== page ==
Spring Brunch Recap

From the Summer '96 issue of Hopes & Dreams, newsletter of the Illinois Chapter, Huntington's Disease Society of America.

Our Spring Brunch held on Sunday, April 21 at the Embassy Banquets in Addison was a wonderful place to talk, share and listen to two wonderful doctors and their hope for the HD community in the near future.

There were 154 tickets sold to this year's brunch ... three times as many as last year. The following is a summary of the talk given by Dr. Kathleen Shannon and Dr. Jeffrey Kordower entitled "Neurosurgical Horizons in the Treatment of HD: From the Laboratory to the Clinic."

Great progress has been made in our understanding of the genetic basis of Huntington's disease. The discovery in 1993 of the genetic mutation which underlies all cases of Huntington's disease has led to an explosion in work about the nature of the genetic defect and its connection with brain degeneration. The details remain a little sketchy, but we now know that an abnormal protein is manufactured under the direction of this abnormal gene and that the abnormal protein is somehow responsible for brain cell degeneration, probably by weakening the cell's resistance to excitatory chemical messengers in the brain. There is great hope that some treatment will be developed which prevents cell degeneration in HD. However, even if the magic pill which stops brain degeneration were found today, every HD patient would have to live with the results of the degeneration that has already occurred in the brain. This is because the brain is not capable of cell regeneration. Thus, there is a compelling need to develop strategies for brain repair. Two main approaches to brain repair are being studied at centers all over the world. The first is transplantation, the second, trophic factor research.

Huntington's disease is a very good candidate for brain cell transplantation. Despite the overwhelming symptoms of the disease, the brain cell degeneration is confined to a relatively small region in the brain, the striatum. This localized brain cell degeneration can be reproduced fairly well in animals using several different strategies so that transplant effectiveness can readily be tested.

In order for brain cell transplants to be effective, they have to (1) survive in the brain (2) establish connections with the existing or 'host' cells and (3) function in a manner similar to the cells they are replacing. Studies in rodents and monkeys have clearly demonstrated that transplants of cells from animal as well as human fetal brains survive, and make cellular connections which are functional and that abnormal behaviors in these animals are improved by this technique. Thus, transplants of fetal cells look promising based on animal research. Only a few such transplants have been performed in humans with HD, and it is too early to tell how successful these are. One problem with human fetal transplants is that the tissue is obtained from voluntary abortions. This area of the brain is frequently damaged by the abortion technique, so many fetuses have to be obtained for each patient in order to ensure adequate tissue harvest. Researchers are looking to other sources for brain cell transplants. One very promising area is pig cells. Pig cells have been studied in animal models of HD, and appear to survive and function well. Early reports on the success of pig cell transplants in humans with Parkinson's Disease are very encouraging.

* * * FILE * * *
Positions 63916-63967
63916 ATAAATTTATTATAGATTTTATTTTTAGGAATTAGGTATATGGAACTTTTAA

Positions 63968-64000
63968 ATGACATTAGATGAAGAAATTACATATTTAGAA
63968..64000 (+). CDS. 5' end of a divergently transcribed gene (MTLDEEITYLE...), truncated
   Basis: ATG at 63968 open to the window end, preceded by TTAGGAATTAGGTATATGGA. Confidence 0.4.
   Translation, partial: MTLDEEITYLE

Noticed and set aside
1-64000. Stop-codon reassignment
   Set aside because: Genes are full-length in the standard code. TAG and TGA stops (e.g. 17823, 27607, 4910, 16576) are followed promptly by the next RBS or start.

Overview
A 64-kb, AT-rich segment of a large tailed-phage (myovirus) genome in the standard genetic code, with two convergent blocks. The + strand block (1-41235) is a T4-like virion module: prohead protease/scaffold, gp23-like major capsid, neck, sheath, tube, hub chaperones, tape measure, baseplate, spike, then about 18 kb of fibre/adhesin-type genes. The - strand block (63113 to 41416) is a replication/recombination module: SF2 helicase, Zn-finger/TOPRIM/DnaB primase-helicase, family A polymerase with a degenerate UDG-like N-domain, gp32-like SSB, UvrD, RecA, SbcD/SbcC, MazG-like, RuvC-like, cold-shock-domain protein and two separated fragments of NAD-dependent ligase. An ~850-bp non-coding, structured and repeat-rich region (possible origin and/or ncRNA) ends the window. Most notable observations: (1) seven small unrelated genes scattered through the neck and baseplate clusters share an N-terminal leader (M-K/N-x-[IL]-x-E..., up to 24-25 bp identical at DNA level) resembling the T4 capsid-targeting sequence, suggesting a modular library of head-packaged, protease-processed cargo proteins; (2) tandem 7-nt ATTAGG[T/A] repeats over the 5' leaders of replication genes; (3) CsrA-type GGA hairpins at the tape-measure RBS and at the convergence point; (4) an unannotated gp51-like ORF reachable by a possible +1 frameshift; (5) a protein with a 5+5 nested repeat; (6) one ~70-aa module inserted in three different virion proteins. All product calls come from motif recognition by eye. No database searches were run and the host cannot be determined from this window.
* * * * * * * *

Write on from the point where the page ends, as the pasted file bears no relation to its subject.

Trophic factors are chemicals which are naturally produced by the brain and have the potential to protect vulnerable cells and may play a role in brain repair. Many trophic factors have been isolated in the laboratory and are being studied for a number of degenerative diseases. Nerve growth factor (NGF) is one such trophin. Brain implantation of cells which have been genetically modified to secrete NGF appears to protect cells from degeneration. Other growth factors including one called CNTF may prevent cell degeneration when injected directly into the brain. Human trials of these agents have not yet begun in HD, but rapid progress is being made and such trials are just on the horizon.

For a detailed summary of this talk, including questions and answers, see Neurosurgical Horizons in the Treatment of Huntington's Disease: From the Laboratory to the Clinic on the Huntington's Disease Information home page. The URL for that summary is http://www.lib.uchicago.edu/~rd13/hd/horizons.html

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Last updated: Dec. 5, 2010